The sale of Chinese herbal medicine and health supplements is under the jurisdiction of Natural Health Product Directorate (NHPD) of Health Canada. NHPD regulates the importation, retail sales and advertising of herbal products and natural health supplements, not the College.

The College regulates the practice of its members. Members may sell products (herbs) to patients. However, to protect the rights of patients and to avoid conflicts of interest, a member must let their patients know that patients have the right to purchase from the member or from another vendor of their choice.

More Myths and Facts

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NOTICE : Annual Registration Renewal is Now OPEN!
Click here to start your Registration Renewal.

April 1, 2015


UPDATE: CTCMPAO V. FOTCMA, Li, Yuan , et al.
Ontario Court orders fake “doctors” of Chinese medicine to stop practising.

Toronto, February 6, 2015 – The Ontario Superior Court has ordered unlicensed practitioners of traditional Chinese medicine to stop practicing, ruling they broke Ontario’s health laws.


UPDATE: FOTCMA, Li, Yuan , et al. V. CTCMPAO, et al.

On January 23, 2015 the Honourable Mr. Justice Mew set aside the noting in default obtained by the Federation of Ontario Traditional Chinese Medicine Association and the other Plaintiffs in an action commenced against the College.The Court awarded $12,500 in costs to the College payable by the Plaintiffs on a substantial indemnity basis.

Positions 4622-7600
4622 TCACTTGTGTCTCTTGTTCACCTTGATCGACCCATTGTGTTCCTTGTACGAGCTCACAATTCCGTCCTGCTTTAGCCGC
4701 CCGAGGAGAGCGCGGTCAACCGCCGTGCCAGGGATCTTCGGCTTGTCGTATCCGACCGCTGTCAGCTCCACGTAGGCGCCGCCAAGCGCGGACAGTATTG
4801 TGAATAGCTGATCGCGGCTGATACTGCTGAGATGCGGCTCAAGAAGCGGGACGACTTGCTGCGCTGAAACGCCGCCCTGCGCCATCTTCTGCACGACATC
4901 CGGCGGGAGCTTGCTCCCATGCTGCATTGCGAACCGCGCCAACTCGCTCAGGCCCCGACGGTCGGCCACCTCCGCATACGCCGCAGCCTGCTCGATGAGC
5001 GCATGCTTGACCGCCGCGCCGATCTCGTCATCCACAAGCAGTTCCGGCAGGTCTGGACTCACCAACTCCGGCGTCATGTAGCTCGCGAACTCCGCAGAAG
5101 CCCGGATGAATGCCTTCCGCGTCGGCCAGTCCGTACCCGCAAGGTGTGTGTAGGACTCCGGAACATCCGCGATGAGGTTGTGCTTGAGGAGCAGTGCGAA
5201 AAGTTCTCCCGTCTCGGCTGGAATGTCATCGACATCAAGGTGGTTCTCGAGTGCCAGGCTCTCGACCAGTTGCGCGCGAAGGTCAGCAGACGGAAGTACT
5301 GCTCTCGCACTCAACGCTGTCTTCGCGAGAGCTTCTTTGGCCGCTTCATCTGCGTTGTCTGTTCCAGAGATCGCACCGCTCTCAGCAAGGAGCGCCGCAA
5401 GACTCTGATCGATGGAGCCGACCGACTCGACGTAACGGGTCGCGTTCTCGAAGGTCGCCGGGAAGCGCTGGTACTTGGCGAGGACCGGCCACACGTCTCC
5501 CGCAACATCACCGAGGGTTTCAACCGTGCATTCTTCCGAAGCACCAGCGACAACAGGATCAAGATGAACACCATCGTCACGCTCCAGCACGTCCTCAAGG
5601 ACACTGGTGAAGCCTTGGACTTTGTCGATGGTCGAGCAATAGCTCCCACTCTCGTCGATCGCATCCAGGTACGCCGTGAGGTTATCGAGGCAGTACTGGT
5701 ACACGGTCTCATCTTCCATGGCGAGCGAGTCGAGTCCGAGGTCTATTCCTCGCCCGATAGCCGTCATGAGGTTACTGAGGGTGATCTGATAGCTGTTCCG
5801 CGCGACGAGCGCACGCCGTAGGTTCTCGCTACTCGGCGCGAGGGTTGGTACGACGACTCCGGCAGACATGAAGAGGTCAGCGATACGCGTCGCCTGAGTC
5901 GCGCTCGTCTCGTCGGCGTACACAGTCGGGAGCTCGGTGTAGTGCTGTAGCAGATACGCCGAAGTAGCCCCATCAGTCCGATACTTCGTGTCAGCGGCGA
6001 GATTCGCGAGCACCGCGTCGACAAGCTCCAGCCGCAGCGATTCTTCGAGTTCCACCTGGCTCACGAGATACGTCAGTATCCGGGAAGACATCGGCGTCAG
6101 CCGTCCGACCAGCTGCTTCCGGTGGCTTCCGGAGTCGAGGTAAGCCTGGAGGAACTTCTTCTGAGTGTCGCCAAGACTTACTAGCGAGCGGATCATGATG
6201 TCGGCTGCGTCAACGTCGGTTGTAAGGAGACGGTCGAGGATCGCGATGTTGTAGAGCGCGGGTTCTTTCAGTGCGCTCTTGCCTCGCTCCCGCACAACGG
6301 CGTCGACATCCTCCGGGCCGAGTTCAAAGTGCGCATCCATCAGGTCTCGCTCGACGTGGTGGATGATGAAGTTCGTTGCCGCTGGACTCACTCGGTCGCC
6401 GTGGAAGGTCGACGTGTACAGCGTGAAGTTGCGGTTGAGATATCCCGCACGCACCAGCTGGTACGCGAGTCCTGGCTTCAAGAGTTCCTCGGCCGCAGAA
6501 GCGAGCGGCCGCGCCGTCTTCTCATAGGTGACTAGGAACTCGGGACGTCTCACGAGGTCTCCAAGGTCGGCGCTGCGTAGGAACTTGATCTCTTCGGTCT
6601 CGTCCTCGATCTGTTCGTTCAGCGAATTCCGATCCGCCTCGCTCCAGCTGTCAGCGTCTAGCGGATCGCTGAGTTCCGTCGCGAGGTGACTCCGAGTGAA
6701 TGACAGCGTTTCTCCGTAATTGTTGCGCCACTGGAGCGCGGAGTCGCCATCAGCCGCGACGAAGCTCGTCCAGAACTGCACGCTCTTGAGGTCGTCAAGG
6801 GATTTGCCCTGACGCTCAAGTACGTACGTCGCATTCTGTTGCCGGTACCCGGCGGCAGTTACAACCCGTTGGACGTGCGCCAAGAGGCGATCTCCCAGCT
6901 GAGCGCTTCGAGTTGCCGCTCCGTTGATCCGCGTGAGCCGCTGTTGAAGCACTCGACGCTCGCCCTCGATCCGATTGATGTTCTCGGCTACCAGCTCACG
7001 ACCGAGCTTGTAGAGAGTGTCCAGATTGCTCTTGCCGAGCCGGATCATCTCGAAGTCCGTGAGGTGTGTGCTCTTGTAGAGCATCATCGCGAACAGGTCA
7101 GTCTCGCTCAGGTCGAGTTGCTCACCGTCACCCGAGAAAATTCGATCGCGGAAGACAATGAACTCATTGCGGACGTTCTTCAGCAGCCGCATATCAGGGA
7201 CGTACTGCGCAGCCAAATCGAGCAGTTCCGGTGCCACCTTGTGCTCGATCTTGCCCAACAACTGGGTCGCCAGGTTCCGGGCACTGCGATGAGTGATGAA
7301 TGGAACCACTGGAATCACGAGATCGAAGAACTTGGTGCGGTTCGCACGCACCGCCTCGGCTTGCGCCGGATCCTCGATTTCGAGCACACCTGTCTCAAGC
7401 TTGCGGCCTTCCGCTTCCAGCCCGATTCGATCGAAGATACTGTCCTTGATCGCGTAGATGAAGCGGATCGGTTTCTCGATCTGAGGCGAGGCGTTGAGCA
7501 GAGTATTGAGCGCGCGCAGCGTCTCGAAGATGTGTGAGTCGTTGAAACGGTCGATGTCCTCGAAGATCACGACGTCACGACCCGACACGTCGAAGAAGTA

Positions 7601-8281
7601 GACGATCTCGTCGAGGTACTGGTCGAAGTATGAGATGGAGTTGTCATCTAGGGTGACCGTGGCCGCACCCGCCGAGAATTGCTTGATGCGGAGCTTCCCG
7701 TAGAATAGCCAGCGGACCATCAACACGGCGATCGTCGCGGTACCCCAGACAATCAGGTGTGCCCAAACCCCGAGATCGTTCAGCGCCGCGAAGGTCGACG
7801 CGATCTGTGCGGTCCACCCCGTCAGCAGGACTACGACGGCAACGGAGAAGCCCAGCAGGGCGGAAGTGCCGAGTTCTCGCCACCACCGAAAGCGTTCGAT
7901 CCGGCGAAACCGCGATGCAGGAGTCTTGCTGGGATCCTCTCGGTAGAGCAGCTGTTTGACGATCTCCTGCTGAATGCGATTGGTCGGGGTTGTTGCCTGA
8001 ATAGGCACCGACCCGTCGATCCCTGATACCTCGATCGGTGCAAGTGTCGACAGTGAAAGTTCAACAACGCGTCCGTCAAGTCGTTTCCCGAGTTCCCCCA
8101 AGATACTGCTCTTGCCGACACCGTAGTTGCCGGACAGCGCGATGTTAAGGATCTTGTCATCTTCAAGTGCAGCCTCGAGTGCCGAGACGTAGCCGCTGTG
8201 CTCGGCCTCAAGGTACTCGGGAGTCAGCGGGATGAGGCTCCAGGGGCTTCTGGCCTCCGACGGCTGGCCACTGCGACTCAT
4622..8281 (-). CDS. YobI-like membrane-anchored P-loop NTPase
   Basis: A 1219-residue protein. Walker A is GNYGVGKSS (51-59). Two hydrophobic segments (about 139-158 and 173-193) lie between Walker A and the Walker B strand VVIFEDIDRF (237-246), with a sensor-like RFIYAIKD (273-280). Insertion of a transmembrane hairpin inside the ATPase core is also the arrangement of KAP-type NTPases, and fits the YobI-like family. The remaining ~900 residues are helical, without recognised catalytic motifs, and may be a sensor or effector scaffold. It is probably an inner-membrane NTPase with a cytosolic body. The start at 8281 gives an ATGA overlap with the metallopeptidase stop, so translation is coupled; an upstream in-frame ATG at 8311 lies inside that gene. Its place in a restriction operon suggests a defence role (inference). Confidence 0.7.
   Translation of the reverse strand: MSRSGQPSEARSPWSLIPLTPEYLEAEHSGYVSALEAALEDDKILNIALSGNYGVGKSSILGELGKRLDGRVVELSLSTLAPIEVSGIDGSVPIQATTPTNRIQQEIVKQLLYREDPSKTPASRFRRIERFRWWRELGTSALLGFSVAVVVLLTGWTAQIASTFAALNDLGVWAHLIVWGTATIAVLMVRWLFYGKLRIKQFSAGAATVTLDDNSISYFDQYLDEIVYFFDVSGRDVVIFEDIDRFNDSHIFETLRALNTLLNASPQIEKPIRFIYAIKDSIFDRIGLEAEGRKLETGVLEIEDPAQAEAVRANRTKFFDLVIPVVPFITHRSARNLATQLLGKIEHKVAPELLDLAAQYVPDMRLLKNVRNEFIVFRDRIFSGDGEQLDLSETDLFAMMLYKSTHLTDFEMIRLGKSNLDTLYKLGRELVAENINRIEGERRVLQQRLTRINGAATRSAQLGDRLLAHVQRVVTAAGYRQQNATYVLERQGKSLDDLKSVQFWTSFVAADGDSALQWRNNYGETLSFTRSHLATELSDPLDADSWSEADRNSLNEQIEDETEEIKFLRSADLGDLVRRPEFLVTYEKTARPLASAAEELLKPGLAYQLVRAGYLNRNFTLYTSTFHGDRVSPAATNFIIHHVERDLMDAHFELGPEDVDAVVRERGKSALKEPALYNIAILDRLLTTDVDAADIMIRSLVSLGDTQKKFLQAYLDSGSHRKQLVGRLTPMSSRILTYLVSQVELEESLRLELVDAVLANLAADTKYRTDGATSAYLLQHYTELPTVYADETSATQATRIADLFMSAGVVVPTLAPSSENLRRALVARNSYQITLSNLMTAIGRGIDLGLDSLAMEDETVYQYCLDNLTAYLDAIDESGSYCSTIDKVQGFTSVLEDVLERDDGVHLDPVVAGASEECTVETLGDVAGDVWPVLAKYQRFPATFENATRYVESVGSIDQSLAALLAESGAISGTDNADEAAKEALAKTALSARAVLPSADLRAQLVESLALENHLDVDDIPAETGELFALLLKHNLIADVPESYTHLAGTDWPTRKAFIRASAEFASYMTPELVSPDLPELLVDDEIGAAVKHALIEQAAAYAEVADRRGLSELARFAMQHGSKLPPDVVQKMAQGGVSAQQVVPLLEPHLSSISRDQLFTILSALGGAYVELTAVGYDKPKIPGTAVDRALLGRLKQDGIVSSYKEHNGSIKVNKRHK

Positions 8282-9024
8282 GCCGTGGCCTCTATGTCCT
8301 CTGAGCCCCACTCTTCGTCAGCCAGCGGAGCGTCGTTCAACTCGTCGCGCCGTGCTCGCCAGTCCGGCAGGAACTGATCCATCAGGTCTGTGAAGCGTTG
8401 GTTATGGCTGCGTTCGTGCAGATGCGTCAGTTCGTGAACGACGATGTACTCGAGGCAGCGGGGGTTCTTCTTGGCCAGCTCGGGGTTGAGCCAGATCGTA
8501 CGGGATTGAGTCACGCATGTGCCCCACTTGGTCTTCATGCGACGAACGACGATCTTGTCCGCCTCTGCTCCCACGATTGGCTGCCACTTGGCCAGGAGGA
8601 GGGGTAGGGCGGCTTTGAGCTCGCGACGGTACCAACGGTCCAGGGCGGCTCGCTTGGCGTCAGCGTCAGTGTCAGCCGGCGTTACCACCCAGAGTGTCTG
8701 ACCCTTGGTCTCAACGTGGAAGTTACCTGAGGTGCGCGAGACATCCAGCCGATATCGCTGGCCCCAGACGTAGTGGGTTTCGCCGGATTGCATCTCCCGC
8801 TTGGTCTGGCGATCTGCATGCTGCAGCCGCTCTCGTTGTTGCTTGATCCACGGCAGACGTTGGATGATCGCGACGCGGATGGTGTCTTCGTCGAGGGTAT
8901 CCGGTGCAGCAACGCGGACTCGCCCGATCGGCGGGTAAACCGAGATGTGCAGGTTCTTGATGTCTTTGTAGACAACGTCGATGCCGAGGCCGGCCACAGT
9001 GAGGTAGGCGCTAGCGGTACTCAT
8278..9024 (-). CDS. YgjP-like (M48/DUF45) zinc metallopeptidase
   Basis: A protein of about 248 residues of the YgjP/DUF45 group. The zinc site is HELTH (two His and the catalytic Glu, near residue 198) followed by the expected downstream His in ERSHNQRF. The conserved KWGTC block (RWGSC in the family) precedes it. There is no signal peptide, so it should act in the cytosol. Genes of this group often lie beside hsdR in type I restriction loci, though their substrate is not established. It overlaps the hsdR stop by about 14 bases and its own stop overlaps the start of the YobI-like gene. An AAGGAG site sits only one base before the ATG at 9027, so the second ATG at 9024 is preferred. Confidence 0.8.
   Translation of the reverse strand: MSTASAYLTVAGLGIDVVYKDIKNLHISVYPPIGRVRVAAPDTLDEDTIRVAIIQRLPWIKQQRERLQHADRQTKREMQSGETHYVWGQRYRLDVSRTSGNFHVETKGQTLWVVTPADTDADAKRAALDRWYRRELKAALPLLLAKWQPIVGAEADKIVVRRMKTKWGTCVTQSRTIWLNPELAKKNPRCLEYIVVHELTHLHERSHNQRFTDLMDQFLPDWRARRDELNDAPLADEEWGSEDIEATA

UPDATE: CTCMPAO V. ZUNG

On January 29, 2015, the College of Traditional Chinese Medicine Practitioners and Acupuncturists of Ontario (the “College”) obtained an Order from The Honourable Ms. Justice Parfett of the Superior Court of Justice pursuant to section 87 of the Health Professions Procedural Code prohibiting Mr. D. Kuoc Zung aka Quoc Dung Dang aka Dang Quoc Dung aka John D. Quoc Dung aka John D. Kuoc Dang aka Kuoc Zung Dang (“Mr. Zung”) from contravening the Regulated Health Professions Act and the Traditional Chinese Medicine Act.
Mr. Zung is not a registered member of the College.


“Coercive” sex acts cost ex-Sick Kid’s Doctor License.

January 28, 2015


CTCMPAO correspondence from Dr. Eric Hoskins, Minister, MOHLTC regarding prevention of sexual abuse initiatives.

January 23, 2015


UPDATE: CTCMPAO V. YANG

On January 20, 2015, the College of Traditional Chinese Medicine Practitioners and Acupuncturists of Ontario (the “College”) obtained an Order from The Honourable Mr. Justice Spence of the Superior Court of Justice pursuant to section 87 of the Health Professions Procedural Code prohibiting Ms. Soon Ryol Yang from contravening the Regulated Health Professions Act and the Traditional Chinese Medicine Act.
Ms. Yang is not a registered member of the College.


UPDATE: CTCMPAO V. BAO

On January 14, 2015, the College of Traditional Chinese Medicine Practitioners and Acupuncturists of Ontario (the “College”) obtained an Order from the Honourable Mr. Justice Perrell of the Superior Court of Justice pursuant to section 87 of the Health Professions Procedural Code prohibiting Mr. Huang Bao aka Bao Huang from contravening the Regulated Health Professions Act and the Traditional Chinese Medicine Act.
Mr. Huang is not a registered member of the College.


Notice To Members :
Illegal Dentist in Etobicoke Received Sentence

January 05, 2015


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ContactUs

55 Commerce Valley Drive West,
Suite 705
Thornhill ON L3T 7V9

Regular Office Hours:

Monday to Friday: 9.am. - 5.pm.

Tel: 416.238.7359
Fax: 416.214.0879
Toll Free: 866.624.8483
Email:

Please be advised that staff will only be able to assist members by appointment only. To make an appointment please contact the College.